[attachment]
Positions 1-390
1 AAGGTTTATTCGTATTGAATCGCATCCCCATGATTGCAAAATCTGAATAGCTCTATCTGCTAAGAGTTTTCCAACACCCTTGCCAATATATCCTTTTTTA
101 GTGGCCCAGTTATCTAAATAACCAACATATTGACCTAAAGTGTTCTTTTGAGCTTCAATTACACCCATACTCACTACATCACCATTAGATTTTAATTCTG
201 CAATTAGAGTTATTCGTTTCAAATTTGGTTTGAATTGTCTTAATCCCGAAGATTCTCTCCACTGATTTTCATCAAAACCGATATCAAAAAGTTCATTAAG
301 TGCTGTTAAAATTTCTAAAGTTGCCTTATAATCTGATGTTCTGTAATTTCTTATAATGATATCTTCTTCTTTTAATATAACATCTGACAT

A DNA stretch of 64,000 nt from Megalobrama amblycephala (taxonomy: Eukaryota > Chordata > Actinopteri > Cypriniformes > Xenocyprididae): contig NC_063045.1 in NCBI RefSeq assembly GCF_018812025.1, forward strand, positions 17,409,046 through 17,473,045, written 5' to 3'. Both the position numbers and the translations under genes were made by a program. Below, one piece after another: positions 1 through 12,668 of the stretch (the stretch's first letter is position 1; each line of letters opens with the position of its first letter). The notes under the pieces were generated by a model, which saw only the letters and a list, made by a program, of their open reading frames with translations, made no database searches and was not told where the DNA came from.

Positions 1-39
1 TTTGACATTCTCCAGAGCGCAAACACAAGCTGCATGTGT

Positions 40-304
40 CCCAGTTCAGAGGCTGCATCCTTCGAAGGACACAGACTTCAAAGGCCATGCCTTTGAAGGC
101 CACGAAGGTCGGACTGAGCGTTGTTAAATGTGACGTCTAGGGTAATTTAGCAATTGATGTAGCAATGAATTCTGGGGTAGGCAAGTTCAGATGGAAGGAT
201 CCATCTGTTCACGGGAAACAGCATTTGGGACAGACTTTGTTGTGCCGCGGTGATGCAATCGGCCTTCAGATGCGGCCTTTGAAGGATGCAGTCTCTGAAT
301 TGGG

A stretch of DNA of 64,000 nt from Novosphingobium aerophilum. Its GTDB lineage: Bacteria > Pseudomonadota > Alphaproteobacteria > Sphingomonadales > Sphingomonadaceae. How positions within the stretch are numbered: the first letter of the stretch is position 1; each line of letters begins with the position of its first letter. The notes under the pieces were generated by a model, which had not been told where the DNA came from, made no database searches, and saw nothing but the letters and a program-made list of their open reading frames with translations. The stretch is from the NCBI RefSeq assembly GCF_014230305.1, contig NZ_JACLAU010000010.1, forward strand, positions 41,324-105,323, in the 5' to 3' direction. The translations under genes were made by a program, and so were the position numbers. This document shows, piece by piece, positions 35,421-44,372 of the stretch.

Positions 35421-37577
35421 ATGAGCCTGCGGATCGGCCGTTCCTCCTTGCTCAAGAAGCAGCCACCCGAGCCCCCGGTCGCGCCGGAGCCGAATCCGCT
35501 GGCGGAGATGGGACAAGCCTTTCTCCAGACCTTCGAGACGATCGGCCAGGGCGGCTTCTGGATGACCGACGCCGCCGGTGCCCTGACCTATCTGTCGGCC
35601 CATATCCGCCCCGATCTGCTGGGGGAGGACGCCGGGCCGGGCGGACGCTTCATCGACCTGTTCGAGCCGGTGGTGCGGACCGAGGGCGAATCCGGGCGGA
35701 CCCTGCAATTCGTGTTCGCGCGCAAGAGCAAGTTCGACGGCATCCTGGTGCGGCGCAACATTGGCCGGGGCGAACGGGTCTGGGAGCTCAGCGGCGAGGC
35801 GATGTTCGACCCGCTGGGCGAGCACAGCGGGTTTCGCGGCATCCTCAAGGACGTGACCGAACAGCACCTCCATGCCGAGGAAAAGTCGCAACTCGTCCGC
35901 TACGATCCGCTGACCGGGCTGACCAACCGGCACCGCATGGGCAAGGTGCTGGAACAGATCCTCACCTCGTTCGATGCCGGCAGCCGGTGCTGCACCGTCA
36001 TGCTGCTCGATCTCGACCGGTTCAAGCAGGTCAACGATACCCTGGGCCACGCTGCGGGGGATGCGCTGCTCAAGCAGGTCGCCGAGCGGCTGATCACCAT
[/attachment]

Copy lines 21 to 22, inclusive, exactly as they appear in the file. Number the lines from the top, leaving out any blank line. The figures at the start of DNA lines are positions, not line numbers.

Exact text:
35901 TACGATCCGCTGACCGGGCTGACCAACCGGCACCGCATGGGCAAGGTGCTGGAACAGATCCTCACCTCGTTCGATGCCGGCAGCCGGTGCTGCACCGTCA
36001 TGCTGCTCGATCTCGACCGGTTCAAGCAGGTCAACGATACCCTGGGCCACGCTGCGGGGGATGCGCTGCTCAAGCAGGTCGCCGAGCGGCTGATCACCAT